woensdag 17 mei 2017
Duster Bennett(23 September 1946 – 26 March 1976
Anthony "Duster" Bennett (23 September 1946 – 26 March 1976) was a British blues singer and musician
Bring it on home (Live in Paris Sept.10 1970)
Bennett was born in Welshpool, Powys, Mid Wales. Emerging in the late sixties from the art school music scene of Kingston-upon-Thames and Guildford, Bennett was a one-man blues band whose virtuosity and co-ordination on drums, guitar and harmonica was as riveting as it was unique. His live sets combined his own compositions with Jimmy Reed-style blues standards often aided by friends Peter Green and Top Topham. He was a session musician in the early 1960s playing harmonica. Between 1968 and 1970 he seemed ever-present on John Peel's Top Gear and Sunday-repeated-on-Wednesday shows, gigged prodigiously and eventually joined John Mayall's Bluesbreakers as band member/solo act on a US tour in 1970. In the 1970s he drifted off into more whimsical mainstream material, but never landed the hit record his catchy and accessible tunes deserved.
His music was country blues with the occasional gospel offering. He recorded three albums and a string of singles for Blue Horizon. Bright Lights was recorded live at his beloved Gin Mill Club. He was very popular amongst the blues cognoscenti, while his legacy on Smiling Like I'm Happy was the haunting Jumping at Shadows, subsequently covered by Fleetwood Mac and revived in 1992 by Gary Moore, who covered it in his "After Hours" album. It is considered by some to be one of the best blues compositions penned on the east side of the Atlantic. Attempts to gain wider appeal with Mickie Most were unsuccessful. For decades, a clutch of live and home recordings on Indigo seemed to be all that remained of his work in the CD public domain until the 2006 first-time CD release of the Complete Blue Horizon Sessions reminded fans of what had been lost.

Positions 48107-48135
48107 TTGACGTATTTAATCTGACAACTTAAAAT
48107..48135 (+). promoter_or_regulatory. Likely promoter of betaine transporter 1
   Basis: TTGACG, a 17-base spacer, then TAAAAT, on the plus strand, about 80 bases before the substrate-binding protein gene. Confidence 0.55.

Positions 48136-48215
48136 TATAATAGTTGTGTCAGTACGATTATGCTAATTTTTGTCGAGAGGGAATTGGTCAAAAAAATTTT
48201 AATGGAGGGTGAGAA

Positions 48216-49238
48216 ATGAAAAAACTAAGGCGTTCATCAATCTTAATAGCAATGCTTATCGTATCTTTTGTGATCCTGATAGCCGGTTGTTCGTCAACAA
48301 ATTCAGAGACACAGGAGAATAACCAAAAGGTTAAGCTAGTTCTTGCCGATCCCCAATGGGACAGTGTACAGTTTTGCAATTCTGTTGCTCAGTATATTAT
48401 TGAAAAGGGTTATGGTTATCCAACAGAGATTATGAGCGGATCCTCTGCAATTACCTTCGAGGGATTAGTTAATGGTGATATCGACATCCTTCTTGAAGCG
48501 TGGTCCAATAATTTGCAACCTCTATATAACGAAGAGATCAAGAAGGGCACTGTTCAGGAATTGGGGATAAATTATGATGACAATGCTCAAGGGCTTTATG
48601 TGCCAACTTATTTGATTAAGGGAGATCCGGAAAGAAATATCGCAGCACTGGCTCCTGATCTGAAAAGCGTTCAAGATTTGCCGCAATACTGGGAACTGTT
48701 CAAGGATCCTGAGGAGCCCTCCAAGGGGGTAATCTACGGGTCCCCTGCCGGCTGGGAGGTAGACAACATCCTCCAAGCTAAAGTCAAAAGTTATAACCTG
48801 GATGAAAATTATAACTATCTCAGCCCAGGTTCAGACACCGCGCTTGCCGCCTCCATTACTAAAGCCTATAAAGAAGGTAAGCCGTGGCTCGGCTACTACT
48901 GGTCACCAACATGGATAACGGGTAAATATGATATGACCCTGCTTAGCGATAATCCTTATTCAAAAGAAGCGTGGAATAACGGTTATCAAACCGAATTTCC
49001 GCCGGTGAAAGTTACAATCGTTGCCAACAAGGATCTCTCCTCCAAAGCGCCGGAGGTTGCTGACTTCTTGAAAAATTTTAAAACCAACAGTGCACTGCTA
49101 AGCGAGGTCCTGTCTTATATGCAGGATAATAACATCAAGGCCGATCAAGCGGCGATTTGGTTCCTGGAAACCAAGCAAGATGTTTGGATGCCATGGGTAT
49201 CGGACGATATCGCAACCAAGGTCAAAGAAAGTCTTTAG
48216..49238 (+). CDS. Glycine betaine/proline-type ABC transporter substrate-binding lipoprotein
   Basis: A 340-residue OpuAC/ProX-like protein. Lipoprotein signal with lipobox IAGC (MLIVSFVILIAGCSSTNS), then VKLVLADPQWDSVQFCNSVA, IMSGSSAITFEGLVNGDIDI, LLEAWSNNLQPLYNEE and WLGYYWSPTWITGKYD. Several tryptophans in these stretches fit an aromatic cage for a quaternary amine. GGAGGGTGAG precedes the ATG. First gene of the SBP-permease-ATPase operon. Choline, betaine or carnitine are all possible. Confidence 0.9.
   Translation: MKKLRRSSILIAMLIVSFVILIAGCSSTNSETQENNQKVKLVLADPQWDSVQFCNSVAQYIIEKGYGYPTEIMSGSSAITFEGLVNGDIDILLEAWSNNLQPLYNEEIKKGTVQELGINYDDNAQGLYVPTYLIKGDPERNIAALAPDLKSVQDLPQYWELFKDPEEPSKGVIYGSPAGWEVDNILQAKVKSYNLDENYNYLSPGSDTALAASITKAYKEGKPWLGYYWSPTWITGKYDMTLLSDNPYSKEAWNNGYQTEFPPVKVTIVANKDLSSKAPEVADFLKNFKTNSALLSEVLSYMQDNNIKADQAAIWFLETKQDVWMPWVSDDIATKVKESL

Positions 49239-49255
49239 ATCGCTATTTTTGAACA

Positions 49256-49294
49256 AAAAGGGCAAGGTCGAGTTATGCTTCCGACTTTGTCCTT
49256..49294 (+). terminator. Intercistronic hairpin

Let it shine with John Mayall & The Bluesbrakers
After performing with Memphis Slim on 26 March 1976, Bennett was driving home in a Ford Transit van in Warwickshire when he apparently fell asleep at the wheel. The van collided with a truck and Bennett was killed.
Over in Europe there were also earlier pioneers who heard and spread the music. In the UK, Alexis Korner, Long John Baldry and many others, too have long since passed. Celmins’ “Jumping at Shadows” tells the story of the tragically short life of one who followed in those footsteps. The title, itself, is the first clue. “Jumping at Shadows” is his most enduring song, recorded several times and made his own by blues rocker Gary Moore. The author of that song has a story well worth following up. It’s a story tied up with the early British blues scene, along with much better known names – the Rolling Stones, Eric Clapton, John Mayall and Fleetwood Mac.
The writer of “Jumping at Shadows” was Tony ‘Duster’ Bennett. Martin Celmins, who has also written a biography of Peter Green, has compiled a detailed account of Bennett’s short life. Bennett died in a road accident in 1976 at the age of 30.
Gary Moore-Jumping At Shadows